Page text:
Radiation Link Crystal Clear

The wealthy who have more crystal glasses, pitchers and chandeliers in their house are less affected by background radiation and therefore have fewer health problems, says Doctor Merkel Van Der Gerber of Trondheim Medical Research Centre.

In a study involving data from over two hundred households, his team demonstrated that those houses with more lead crystal had consistently lower readings of Beta and Gamma radiation. In some cases, those households without crystal could have as much as 700% higher readings than those with.

“It is surprising to me. I would not have thought that such a correlation would be so apparent. We have seen previous studies that look at the air-conditioning units and how those with higher air-flow have more heavy elements, leading to higher levels of background radiation, but simply having the presence of crystal seems to be a significant factor,” he says, adding a warning, “But this is no substitute for clean living. We still advocate dusting regularly to remove dust-borne metals, and to keep air-conditioner use at a minimum.”

The type of crystal is significant, he adds. Higher lead content has a better blocking capacity. Glass with heavy metals like Uranium glass also contribute. The lower radiation reveals a lower rate of radiation related illnesses among the inhabitants.

“You can imagine that your crystal acts like a kind of sponge, soaking up high energy particles and isolating them. As a result of this study, I will certainly be investing in a crystal cabinet not only for looks but for my health as well.”ChesterLogoSmall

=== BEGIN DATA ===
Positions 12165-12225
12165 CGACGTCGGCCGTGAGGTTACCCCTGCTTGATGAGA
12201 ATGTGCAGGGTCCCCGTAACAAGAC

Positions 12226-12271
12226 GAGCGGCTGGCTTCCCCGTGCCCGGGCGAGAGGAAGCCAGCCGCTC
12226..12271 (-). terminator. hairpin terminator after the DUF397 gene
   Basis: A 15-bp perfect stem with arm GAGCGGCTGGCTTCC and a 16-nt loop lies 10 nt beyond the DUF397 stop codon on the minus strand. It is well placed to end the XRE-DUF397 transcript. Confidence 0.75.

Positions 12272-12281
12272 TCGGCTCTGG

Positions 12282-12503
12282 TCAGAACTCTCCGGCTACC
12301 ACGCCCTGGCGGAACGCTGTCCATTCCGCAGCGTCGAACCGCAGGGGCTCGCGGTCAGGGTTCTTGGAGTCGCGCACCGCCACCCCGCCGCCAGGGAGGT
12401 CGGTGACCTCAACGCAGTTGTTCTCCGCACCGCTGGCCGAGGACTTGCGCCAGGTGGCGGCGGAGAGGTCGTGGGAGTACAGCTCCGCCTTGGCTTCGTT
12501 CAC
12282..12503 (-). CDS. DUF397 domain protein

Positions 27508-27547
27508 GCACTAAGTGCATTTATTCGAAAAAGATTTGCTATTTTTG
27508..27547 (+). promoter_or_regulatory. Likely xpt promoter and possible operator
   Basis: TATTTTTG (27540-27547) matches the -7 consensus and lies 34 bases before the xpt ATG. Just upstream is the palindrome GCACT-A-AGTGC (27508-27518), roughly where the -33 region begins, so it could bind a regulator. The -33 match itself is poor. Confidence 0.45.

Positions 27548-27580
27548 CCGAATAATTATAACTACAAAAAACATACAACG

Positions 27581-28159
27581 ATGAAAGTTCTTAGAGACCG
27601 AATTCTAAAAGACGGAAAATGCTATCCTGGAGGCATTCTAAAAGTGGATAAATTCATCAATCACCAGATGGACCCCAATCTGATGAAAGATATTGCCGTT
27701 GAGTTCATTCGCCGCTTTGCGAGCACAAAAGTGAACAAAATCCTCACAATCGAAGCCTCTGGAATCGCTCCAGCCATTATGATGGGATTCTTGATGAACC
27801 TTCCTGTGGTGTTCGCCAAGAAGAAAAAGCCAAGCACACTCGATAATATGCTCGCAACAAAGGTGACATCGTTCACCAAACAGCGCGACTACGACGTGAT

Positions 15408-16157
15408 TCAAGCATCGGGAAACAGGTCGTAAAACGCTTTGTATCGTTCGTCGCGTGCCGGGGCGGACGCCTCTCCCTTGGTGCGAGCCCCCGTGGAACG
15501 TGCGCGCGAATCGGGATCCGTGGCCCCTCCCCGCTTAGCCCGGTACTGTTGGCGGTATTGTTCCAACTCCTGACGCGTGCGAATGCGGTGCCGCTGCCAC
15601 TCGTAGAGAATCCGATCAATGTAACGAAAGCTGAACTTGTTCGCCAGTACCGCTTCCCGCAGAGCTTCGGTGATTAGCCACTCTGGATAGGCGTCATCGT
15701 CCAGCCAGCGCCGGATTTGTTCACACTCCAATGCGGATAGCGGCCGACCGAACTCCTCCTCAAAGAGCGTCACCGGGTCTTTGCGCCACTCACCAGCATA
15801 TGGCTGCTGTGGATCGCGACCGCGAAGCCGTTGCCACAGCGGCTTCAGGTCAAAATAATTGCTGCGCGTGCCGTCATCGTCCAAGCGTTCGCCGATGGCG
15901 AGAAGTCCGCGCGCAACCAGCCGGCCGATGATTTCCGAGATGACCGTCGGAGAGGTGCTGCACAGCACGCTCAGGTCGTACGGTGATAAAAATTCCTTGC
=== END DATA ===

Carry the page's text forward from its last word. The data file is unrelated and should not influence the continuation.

Drop your shovel and pick up your net: There’s gold in them waves!

Squid are being hunted in the Caspian sea not for their meat, but for their precious metal content.

Douglas Graham, of Dorset, has spent years perfecting a method to extract the valuable resource, “We started off figuring out a way to extract toxic heavy metals from fish. Once we discovered that we were getting more than just lead and mercury, that was when we performed a break-even analysis.”

The process is a kind of ‘distillation for metals’, with the details kept deliberately vague.

“The process has taken a decade to become profitable. It is patented, internationally, but we want to get a firm foothold before we release the details.”

The metals are extracted using an electrolytic process, whereby the fish are dried, ground to a fine powder and mixed in a solution. The slurry is then passed through a series of specially designed chambers, each drawing out the precious minerals. The result is that, from 100kg of fish, 30 grams of gold, silver, platinum and copper can be extracted. The rest is sold as fertilizer and filler to make up the shortfall.ChesterLogoSmall